This isn’t sports related but I’ve been waiting for a reason to post a PMT video and I haven’t found an in. I may not have looked but that’s neither here nor there.
Sonny Crockett was always seen as #1 to Rico Tubbs #2 on Miami Vice. Don Johnson and Philip Michael Thomas released solo musical efforts in the 80s. Johnson had “Heartbeat” while Thomas had “Living The Book of My Life”. Johnson may have had a hit and more costly production but there’s no denying Rico’s smooth sounds. Tubbs may finally have topped Crockett. Decide for yourself and discuss the demerits of either or both. Don Johnson – Heartbeat
Can anyone explain to us why on ESPN video right now, you can watch a live performance of “Black Dog” by Led Zeppelin? We at the Deuce endorse any excuse to include a Led Zeppelin video into any blog post, but we must wonder, how is this AT ALL related to sports? Granted, it is quite a classic performance of the seminal band doing one of their most revered songs, but the fact remains that it has nothing to do with sports at all. They didn’t even intercut the live video with sports moments. ESPN might be bringing back the E to their SPN it seems. In any case, enjoy the song and rare live performance caught on film, it’l probably stick with you most of your day.
In case you haven’t ever heard the Cleveland Cavaliers “fight” song, NBA.com has graciously put it up on the Cavaliers’ page for all to listen, as well as the history of this magnificent piece of musicianship…and we say that with the straightest of faces. Ok, not really. Here’s a bit of the inspirational origin of such a classic piece of American musical achievement:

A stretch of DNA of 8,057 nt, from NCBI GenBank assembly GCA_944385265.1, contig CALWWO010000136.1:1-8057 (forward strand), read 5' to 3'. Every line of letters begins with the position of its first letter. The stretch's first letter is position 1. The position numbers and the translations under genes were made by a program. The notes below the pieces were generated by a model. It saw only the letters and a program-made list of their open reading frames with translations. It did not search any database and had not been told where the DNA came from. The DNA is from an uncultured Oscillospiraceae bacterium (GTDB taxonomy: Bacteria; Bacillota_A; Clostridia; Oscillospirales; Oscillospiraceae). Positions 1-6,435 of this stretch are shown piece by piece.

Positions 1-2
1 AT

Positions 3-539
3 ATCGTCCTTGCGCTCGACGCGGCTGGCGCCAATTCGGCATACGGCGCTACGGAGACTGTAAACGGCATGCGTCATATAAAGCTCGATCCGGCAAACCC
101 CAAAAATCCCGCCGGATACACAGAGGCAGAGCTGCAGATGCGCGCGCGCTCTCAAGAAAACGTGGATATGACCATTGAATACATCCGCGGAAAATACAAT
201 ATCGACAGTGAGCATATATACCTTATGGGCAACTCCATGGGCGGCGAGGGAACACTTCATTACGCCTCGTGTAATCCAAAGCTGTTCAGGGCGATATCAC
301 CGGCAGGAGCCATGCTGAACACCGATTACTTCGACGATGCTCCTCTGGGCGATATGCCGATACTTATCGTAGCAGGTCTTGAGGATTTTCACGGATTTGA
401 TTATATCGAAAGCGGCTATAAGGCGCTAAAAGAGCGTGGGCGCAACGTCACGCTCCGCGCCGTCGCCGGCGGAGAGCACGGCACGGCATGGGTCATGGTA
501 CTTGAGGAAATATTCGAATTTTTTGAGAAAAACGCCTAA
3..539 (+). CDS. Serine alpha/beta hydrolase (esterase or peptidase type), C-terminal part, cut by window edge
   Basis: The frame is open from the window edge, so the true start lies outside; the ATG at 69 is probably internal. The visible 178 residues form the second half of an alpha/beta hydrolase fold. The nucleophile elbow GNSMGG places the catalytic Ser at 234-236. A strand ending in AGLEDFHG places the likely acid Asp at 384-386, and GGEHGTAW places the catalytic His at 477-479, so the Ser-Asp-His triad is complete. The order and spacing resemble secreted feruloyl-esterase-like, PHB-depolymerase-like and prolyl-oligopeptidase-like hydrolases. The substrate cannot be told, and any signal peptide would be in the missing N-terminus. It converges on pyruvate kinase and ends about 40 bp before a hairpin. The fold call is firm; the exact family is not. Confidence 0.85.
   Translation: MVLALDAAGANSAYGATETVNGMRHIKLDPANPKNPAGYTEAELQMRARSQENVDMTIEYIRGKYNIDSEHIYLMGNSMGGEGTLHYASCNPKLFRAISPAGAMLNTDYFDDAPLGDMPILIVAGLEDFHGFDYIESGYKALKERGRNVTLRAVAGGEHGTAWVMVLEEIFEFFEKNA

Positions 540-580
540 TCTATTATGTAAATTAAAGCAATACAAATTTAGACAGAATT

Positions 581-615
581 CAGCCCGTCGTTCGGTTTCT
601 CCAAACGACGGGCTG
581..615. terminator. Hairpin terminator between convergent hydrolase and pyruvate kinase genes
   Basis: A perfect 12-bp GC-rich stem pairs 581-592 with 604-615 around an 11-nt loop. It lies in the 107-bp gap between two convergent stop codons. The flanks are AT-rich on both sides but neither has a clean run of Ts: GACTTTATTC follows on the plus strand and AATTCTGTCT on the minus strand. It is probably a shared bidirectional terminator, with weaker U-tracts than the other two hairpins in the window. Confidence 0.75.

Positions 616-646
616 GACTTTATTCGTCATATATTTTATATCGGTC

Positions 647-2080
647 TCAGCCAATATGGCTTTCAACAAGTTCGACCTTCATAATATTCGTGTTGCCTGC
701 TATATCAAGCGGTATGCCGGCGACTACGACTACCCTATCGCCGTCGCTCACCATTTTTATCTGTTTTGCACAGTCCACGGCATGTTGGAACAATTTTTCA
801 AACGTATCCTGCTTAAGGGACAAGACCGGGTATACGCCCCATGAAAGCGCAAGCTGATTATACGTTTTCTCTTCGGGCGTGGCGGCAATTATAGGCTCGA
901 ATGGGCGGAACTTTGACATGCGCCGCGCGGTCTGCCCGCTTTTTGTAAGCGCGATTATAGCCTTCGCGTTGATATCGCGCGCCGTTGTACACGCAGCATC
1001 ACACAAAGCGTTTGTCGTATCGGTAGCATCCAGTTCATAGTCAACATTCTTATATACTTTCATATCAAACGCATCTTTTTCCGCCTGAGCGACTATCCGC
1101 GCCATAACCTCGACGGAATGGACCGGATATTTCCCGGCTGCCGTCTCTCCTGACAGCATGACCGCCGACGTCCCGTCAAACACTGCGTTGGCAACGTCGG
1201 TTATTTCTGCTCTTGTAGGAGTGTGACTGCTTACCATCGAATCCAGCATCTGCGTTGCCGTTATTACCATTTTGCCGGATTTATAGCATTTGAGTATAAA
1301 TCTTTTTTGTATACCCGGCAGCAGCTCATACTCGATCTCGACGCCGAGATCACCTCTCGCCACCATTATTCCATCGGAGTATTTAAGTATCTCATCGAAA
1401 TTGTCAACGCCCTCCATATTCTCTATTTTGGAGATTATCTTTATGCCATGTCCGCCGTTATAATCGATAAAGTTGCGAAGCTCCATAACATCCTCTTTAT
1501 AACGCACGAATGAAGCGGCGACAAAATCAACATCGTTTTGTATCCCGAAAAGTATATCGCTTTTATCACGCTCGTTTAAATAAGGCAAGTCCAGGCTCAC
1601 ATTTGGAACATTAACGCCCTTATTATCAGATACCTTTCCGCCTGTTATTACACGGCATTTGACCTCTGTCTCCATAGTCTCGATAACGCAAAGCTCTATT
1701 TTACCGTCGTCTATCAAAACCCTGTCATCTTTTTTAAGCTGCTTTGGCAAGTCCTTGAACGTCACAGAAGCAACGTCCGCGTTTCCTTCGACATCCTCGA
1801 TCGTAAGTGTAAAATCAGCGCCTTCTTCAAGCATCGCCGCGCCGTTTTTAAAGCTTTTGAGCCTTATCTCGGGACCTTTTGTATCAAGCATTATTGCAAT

So Morrow sat down at his piano and pounded out an opening refrain. ‘Come on, Cavs,’ the song began. He added a little ‘fast-break-action’ here and a ‘rally-two-by-two’ there. And a few hours later, what Cavaliers immortal, Austin Carr, calls “the best professional team fight song ever” was born.
Continuing the Deuce’s commitment to bring you the finest in relatively obscure Australian sports news, we sadly note that Brett Lee, Australia’s most effective pace bowler (yes, you’ve stumbled into a post about cricket. Don’t stop now, though — there’s a decent payoff) will miss the upcoming Cricket World Cup with an ankle injury. And while Lee’s absence will severely hamper Australia’s bid to three-peat on the world stage, it does free him up to focus on his . . . “music” career.
It’s things like this that make us appreciate the simple native talent of Ron Artest, Shaq, and even the ’86 Mets.